The issues as they are presented to you can seem so substantial. They can come as pressing social engagements, shoulds and shouldn'ts, claims, responsibilities, restaurants, events one should go to in hopes of meeting someone, rings to kiss, things to do because everybody's doing them... And then there is the peace of Buddha and meditation, the calm presence in the present moment, one that leads to question some of the solidity of the world as it might appear to us, pressing upon us.
We have the guru, the inner one, the outer ones we know from reading about, to guide us. And there, after tending four pretty busy shifts, there is, again, the ikon, of Jesus washing the feet of his disciples. And, one wonders, is this picture the culmination of the focus of the Christian story. After all the wisdom, the miracles, the story of old prophecies fulfilled is the man himself, as if 'at last.' Here he is in this ripe moment, good coming out of good, still, in this time of possibilities, before the realization of the bread that will be broken and the wine which is his blood. The simple culmination of a wise life, not for any particular reason, not for any particular scriptural point to fulfill by letter, but simply to be who he is, to be, as the Buddhist might say, even that, simply, 'which is.'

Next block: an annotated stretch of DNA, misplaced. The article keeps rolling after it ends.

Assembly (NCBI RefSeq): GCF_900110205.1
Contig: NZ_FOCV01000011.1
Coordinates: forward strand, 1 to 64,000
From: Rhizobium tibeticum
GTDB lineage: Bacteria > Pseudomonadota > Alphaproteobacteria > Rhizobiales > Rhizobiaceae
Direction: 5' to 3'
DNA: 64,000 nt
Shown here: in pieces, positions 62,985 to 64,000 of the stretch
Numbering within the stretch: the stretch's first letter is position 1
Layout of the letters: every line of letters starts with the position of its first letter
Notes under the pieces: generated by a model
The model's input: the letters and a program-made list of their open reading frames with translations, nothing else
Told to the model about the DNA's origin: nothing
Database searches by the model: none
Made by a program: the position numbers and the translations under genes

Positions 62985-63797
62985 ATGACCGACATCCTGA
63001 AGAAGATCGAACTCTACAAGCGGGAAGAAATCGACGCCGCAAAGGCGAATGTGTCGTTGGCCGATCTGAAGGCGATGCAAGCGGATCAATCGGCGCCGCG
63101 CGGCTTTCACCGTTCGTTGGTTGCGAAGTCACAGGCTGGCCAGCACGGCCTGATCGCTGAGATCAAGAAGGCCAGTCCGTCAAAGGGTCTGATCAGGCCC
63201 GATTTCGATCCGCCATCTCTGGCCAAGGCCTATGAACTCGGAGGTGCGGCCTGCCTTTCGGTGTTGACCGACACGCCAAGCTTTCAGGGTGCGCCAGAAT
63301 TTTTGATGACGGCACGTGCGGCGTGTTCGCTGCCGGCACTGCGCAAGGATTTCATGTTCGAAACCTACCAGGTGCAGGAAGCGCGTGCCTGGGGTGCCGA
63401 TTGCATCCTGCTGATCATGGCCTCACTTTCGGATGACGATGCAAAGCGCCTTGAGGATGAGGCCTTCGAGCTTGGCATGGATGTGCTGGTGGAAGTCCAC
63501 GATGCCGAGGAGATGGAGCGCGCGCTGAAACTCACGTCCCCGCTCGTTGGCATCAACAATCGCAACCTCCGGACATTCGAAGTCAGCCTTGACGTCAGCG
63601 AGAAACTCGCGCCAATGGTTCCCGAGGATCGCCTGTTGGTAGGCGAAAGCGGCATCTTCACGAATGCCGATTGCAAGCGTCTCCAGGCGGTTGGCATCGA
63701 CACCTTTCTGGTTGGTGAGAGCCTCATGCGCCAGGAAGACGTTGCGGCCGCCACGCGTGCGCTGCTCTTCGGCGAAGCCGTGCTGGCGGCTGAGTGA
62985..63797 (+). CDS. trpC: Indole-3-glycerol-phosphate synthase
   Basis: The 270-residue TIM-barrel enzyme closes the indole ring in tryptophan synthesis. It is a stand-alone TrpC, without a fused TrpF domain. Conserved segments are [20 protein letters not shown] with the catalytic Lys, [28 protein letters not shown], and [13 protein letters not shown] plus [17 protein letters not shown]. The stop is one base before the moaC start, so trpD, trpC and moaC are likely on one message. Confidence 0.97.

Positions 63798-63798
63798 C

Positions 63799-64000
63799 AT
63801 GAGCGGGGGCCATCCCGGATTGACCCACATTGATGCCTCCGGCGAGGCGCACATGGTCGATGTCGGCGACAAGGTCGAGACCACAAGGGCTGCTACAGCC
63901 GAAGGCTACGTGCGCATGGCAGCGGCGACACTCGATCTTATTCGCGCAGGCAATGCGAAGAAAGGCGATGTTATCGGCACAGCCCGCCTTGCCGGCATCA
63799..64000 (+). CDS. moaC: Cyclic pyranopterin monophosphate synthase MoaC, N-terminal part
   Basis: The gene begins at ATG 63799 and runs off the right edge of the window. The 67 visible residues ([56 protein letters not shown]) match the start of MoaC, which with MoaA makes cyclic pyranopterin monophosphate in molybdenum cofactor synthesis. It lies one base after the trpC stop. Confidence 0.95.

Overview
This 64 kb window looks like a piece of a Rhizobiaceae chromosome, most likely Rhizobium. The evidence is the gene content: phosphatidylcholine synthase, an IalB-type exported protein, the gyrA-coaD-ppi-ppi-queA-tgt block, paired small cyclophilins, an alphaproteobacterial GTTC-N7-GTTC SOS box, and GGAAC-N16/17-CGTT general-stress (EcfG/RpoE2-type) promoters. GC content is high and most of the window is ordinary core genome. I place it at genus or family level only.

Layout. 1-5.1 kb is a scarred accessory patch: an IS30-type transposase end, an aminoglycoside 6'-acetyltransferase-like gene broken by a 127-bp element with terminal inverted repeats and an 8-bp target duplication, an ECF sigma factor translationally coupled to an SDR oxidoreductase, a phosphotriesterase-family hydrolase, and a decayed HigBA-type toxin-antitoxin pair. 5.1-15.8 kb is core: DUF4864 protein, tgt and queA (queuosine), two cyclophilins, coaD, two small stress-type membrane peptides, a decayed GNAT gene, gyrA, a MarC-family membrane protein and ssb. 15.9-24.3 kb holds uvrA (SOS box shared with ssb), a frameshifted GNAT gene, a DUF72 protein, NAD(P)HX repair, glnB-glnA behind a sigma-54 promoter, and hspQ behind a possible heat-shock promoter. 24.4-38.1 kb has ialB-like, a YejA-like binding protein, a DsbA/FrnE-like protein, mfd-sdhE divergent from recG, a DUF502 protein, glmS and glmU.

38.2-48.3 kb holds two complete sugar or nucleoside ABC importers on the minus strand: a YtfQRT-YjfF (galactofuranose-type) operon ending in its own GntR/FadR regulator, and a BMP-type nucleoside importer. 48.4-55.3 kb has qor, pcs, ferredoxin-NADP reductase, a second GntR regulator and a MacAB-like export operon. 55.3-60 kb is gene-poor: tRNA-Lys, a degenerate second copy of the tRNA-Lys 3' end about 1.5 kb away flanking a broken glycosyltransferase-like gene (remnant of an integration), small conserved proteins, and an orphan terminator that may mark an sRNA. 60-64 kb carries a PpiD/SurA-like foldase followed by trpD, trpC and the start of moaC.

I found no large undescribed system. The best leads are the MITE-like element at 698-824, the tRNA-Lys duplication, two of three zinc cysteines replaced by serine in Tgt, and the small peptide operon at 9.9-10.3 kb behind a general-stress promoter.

Turn the world around and see it as it is. Be 'that which is.' Avoid the psychosomatic illnesses that come from believing too much in the solidity of appearances. Be the man joyfully waiting on people. Because it's your thing. What took you so long. There is nothing wrong with you the way you are.
That is the lesson. You are perfectly fine the way you are, and the one waiting on people is doing very well in fact.
Of course he liked his disciples, his friends, his co-workers. He liked hanging out with them. Their core truth was the same of his own. He enjoyed their banter.